Alexander McQueen once said, “fashion should be a form of escapism, and not a form of imprisonment.”
The late designer was hailed for his ingenuity and tendency to go against the grain. He, like many other designers, was a master at making the un-fashionable stylish, turning the unexpected into something to be coveted and revered.
Though McQueen is no longer with us, he shaped the fashion world in a way that no other designer could ever hope to.
Women learned that it's okay to be subversive, to wear something not “trendy” because it can still be beautiful so long as we make it our own.
We learned that there is no anti-fashion, only people who don’t know how to do it right.
We still channel the tastemakers — the designers and the celebrities who first wear their designs — in what we wear and how we wear it, but many are not for the masses: Not everyone can pull off a sheer dress like Rihanna or a bondage-inspired frock like Miley.
That’s why the latest trend has the potential to change the way everyone experiences fashion.
The “trend” in question — I put trend in quotes because I hate the conformity that the word implies — is exercise apparel as high fashion. It’s accepted by the high-fashion world because it's new and unexpected, but pleases the masses because it’s accessible.
Sportswear has the potential to close the gap between the rich and the poor, the famous and the everyday. It's universal.
And unlike the signature collections, workout wear hovers around a reasonable price point, making that Stella McCartney x Adidas tennis dress a compelling buy for the fashion-conscious but budget-bound.
Affordable glam: Stella McCartney Barricade Jacket, $110, at adidas.com.
Even higher fashion, too, has appropriated everyday athletic wear: Karl Lagerfeld famously sent sneaker-clad models down his Spring ’14 runway, while Alexander Wang debuted a bevy of sporty jackets and track pants at his Fall ’14 show.
But it's the masses who benefit most from the proliferation of sportswear.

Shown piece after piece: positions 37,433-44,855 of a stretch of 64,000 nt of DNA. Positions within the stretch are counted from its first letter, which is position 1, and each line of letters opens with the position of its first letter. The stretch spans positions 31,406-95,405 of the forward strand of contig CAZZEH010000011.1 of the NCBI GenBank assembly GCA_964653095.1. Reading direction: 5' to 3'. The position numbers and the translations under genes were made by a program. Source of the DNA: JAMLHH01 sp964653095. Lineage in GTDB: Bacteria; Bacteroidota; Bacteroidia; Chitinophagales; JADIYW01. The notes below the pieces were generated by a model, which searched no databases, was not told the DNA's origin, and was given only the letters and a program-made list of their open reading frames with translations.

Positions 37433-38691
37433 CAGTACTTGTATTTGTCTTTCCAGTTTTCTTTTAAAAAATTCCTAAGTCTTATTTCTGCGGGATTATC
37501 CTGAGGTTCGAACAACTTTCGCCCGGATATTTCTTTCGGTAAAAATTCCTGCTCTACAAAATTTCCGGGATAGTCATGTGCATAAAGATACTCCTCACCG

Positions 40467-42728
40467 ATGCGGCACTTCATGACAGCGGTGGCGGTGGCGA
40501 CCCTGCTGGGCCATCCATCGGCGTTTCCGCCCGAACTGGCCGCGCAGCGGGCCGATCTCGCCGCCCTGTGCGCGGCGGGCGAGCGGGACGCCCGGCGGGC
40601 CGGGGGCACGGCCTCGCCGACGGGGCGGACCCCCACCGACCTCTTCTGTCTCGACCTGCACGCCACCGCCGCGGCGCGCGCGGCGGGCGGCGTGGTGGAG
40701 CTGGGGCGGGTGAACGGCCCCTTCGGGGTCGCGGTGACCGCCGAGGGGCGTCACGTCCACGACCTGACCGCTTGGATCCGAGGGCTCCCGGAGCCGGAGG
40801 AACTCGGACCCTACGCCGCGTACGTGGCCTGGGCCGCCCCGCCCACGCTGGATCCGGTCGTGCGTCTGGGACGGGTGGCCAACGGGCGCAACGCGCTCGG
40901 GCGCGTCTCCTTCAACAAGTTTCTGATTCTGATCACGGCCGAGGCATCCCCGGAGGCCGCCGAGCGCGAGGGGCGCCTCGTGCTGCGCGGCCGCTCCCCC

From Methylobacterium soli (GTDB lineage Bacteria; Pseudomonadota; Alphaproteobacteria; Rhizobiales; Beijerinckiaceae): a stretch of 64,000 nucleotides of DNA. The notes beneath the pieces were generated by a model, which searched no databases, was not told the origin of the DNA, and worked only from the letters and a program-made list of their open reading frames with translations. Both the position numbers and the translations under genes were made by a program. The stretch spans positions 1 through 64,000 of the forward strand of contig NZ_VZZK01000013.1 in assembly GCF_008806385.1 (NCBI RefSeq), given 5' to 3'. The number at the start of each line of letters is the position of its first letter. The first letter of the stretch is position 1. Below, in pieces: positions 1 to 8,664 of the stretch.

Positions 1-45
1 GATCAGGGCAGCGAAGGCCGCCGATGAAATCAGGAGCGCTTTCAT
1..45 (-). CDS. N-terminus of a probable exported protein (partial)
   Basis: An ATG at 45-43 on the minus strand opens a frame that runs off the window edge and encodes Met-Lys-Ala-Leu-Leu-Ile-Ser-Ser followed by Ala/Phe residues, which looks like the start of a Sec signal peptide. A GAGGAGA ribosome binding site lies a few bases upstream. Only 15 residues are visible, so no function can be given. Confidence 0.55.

I mean, given the choice of painful, blister-inducing stilettos and casual, comfy sneakers, who the hell wouldn’t pick the latter if it wouldn’t destroy their sartorial karma?
Laidback luxe: Isabel Marant leather sneakers, $475, at Net-a-Porter.
Also, athletic gear is monumentally less expensive than those $600 Helmut Lang leather leggings that you just had to have. And, for the first time, it's acceptable to wear in public.
Workout wear is now celebrated, touted as a veritable high-fashion trend. Even Beyoncé, Queen of Glam, rocks the trend (and has teamed up with Topshop to design her own line).
So, why the change? Why is it okay to wear glorified sweats and call it fashion?
I propose the newfound acceptance of the ultra-causal is due mostly, if not wholly, to Millennials.
We're the new generation, dominating the workforce, inventing new gadgets, coding apps and writing the blogs you read on your morning commute. And because we are the new adults, we’re changing the climate to suit our needs -- sans the suit.
We want to succeed, and we want to be comfortable doing it. We’re not going to adhere to old standards and dress codes simply because we're supposed to.
We’re going to change the rules until they work for us.
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Wear to work: Splendid rayon voile track pant, $118, at splendid.com.
And while we've yet to see if the trend will survive, the point is that it's new and it's ours. We made it happen.
For the first time ever, we are the source of fashion’s inspiration because we are calling all of the shots.